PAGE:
It all comes down to the sauce!
With the proliferation of BBQ spots here in Delmarva, more and more people are asking about the variations in styles, tastes and textures. Is it Memphis style? Carolina (eastern or western)? Texas style? Pulled? Shredded? Sliced? Let’s face it: So much pork, beef and chicken – but so little time!
Without smoke, a brisket is just a roast; a pork shoulder is just a strange ham and a chicken is … well, just a chicken. But add smoke, some patience and a few hush-hush techniques, and all of a sudden you have BBQ. Some of the best I’ve found here at the beach is dished up at Bethany Blues, in Lewes and in Bethany Beach.
But first, a bit of history: In the late 1700s, outdoor celebrations in the Caribbean and the West Indies often centered on an activity called “barbecue,” where whole animals were slowly roasted atop an earthen pit lined with glowing-hot logs. This tasted good, dried out the meat so it would last longer, and kept insects at bay. History also concluded that all this pit digging became tiresome, and it’s no surprise that visitors to 18th century America began to describe “barbecue” as a “large party that generally ended in intoxication.”
My most recent restaurant before I moved here over 20 years ago was a BBQ joint. We had hickory smokers and took the process very seriously. The pitmasters at Bethany Blues Lewes and Bethany Beach are also no strangers to the art and science of glowing hickory, and regional differences cited above center mostly on the sauce. Eastern Carolina is known for its vinegar and pepper blend. Add brown sugar, red pepper flakes, molasses, butter, mustard and maybe some ketchup, and all of a sudden you’re in Western Carolina. Bethany Blues’ Carolina vinegar/pepper sauce goes all-out with brown sugar, mustard and butter.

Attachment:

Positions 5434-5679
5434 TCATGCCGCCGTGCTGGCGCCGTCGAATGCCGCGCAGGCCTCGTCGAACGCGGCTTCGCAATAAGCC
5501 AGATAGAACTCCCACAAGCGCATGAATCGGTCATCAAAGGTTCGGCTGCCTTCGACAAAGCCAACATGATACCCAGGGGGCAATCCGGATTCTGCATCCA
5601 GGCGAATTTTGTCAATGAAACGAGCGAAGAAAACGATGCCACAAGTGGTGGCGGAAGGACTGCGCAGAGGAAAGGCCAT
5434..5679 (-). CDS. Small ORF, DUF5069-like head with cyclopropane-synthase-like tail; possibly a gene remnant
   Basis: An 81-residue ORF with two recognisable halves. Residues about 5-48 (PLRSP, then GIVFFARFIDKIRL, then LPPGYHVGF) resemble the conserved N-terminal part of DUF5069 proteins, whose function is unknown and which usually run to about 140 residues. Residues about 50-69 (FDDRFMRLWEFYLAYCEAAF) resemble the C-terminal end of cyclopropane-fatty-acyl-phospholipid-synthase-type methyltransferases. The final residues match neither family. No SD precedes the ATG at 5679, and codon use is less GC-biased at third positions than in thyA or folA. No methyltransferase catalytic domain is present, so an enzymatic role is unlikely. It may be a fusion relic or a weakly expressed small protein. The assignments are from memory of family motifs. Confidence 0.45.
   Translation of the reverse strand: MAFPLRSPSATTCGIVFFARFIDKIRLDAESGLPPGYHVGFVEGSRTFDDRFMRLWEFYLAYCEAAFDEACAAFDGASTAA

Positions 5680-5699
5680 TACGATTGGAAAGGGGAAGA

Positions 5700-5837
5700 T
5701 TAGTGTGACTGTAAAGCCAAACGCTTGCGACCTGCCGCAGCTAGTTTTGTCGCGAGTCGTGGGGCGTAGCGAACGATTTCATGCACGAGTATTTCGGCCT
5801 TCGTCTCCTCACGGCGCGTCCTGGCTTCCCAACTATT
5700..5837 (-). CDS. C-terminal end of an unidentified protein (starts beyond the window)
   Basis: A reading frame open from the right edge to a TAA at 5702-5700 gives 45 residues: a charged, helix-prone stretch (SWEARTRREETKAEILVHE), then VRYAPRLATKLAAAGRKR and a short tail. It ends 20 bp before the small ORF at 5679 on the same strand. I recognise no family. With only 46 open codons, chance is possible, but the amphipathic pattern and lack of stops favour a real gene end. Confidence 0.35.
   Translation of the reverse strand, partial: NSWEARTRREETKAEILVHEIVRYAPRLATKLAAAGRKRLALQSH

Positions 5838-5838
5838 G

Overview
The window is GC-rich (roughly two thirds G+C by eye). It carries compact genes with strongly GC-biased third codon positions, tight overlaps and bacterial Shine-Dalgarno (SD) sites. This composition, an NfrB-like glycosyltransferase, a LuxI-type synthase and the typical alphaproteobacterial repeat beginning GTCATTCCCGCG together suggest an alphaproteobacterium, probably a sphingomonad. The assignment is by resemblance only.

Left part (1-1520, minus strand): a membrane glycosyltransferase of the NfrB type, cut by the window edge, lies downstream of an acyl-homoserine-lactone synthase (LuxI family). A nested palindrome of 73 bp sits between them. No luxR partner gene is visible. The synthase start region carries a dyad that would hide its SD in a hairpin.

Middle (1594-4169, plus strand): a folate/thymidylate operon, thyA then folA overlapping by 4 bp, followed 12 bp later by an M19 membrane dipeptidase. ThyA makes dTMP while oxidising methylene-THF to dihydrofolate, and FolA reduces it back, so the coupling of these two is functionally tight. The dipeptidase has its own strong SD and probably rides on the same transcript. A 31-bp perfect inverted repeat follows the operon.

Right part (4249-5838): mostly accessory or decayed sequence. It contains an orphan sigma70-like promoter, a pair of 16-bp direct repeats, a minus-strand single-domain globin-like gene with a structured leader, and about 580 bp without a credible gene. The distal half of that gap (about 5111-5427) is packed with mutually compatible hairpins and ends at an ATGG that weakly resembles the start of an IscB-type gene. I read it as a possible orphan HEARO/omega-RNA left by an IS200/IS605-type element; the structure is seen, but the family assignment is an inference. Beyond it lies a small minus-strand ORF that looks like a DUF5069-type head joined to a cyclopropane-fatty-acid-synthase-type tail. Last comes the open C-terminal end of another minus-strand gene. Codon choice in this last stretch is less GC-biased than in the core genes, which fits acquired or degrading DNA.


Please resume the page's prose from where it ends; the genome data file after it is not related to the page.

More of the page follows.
Move toward the south, and the red sauces rule. Memphis style starts with a tomato base that turns darkly sweet with molasses, brown sugar, and maybe orange juice, onions, garlic and a pinch of cinnamon. Of course, all that goodness has to be slathered on something smoky. Bethany Blues’ smokers, affectionately named Crocket & Tubbs in Lewes and Li’l Reggie in Bethany (who recently survived a critical repair operation – he came out smokin’!), use motorized dampers that keep the logs glowing and the meat sizzlin’ at the perfect temperature.
Bethany Blues can even bring the smoke to you. Their huge Ole Hickory smoker is an all-inclusive wood pit assembled in Cape Girardeau, Missouri, complete with trailer, hubcaps, brake lights and a license plate. It’s a hit with carnivores at picnics, fairs, festivals and food truck events.
Traditional pork barbecue is almost always from the shoulder. The fat content of that cut negates the drying effect of the smoke. Depending on where you are on the map, it’s either chopped, sliced or pulled off the bone. Ribs can be the full St. Louis cut (the traditional spare rib), or trimmed lengthwise to make baby backs. Say, “’Cue me!” in Texas and you’ll end up with beef brisket – shredded, sliced or chopped. And don’t forget the chicken, lovingly smoked until the skin is golden brown and the aromatic meat falls off the bone.
Backyard grilling over flaming coals is OK, but as far as I’m concerned, it’s all about the smoke. Low temperatures, lots of time, and an ample supply of icy-cold beer can help ensure that we remain faithful to that 18th century definition of “barbecue” quoted above.